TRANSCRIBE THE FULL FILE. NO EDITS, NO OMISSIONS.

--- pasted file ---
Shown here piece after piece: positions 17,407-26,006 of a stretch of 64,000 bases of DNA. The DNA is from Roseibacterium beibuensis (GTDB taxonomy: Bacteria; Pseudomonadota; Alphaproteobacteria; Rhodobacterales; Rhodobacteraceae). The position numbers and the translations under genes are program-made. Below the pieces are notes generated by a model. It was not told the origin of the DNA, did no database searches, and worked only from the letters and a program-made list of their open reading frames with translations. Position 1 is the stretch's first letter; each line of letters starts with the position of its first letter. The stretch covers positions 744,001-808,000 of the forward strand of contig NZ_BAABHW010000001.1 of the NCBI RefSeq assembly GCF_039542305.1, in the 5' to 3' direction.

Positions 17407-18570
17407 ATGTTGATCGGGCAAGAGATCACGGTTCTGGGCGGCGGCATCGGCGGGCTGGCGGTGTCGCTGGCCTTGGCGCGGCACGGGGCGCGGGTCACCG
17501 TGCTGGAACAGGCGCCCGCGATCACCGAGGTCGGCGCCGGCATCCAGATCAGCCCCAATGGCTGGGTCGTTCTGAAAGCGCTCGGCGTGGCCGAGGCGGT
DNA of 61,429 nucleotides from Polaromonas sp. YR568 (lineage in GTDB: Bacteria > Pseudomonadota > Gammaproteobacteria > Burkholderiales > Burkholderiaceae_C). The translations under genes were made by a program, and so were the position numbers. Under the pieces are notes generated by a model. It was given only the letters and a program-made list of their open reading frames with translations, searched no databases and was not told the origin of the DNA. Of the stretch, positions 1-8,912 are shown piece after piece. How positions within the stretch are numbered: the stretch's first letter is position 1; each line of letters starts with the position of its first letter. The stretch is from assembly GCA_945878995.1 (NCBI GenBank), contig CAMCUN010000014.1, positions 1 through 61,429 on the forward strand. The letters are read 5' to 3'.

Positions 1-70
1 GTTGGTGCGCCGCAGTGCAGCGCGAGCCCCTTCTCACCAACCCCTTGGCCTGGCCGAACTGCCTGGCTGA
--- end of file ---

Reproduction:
Shown here piece after piece: positions 17,407-26,006 of a stretch of 64,000 bases of DNA. The DNA is from Roseibacterium beibuensis (GTDB taxonomy: Bacteria; Pseudomonadota; Alphaproteobacteria; Rhodobacterales; Rhodobacteraceae). The position numbers and the translations under genes are program-made. Below the pieces are notes generated by a model. It was not told the origin of the DNA, did no database searches, and worked only from the letters and a program-made list of their open reading frames with translations. Position 1 is the stretch's first letter; each line of letters starts with the position of its first letter. The stretch covers positions 744,001-808,000 of the forward strand of contig NZ_BAABHW010000001.1 of the NCBI RefSeq assembly GCF_039542305.1, in the 5' to 3' direction.

Positions 17407-18570
17407 ATGTTGATCGGGCAAGAGATCACGGTTCTGGGCGGCGGCATCGGCGGGCTGGCGGTGTCGCTGGCCTTGGCGCGGCACGGGGCGCGGGTCACCG
17501 TGCTGGAACAGGCGCCCGCGATCACCGAGGTCGGCGCCGGCATCCAGATCAGCCCCAATGGCTGGGTCGTTCTGAAAGCGCTCGGCGTGGCCGAGGCGGT
DNA of 61,429 nucleotides from Polaromonas sp. YR568 (lineage in GTDB: Bacteria > Pseudomonadota > Gammaproteobacteria > Burkholderiales > Burkholderiaceae_C). The translations under genes were made by a program, and so were the position numbers. Under the pieces are notes generated by a model. It was given only the letters and a program-made list of their open reading frames with translations, searched no databases and was not told the origin of the DNA. Of the stretch, positions 1-8,912 are shown piece after piece. How positions within the stretch are numbered: the stretch's first letter is position 1; each line of letters starts with the position of its first letter. The stretch is from assembly GCA_945878995.1 (NCBI GenBank), contig CAMCUN010000014.1, positions 1 through 61,429 on the forward strand. The letters are read 5' to 3'.

Positions 1-70
1 GTTGGTGCGCCGCAGTGCAGCGCGAGCCCCTTCTCACCAACCCCTTGGCCTGGCCGAACTGCCTGGCTGA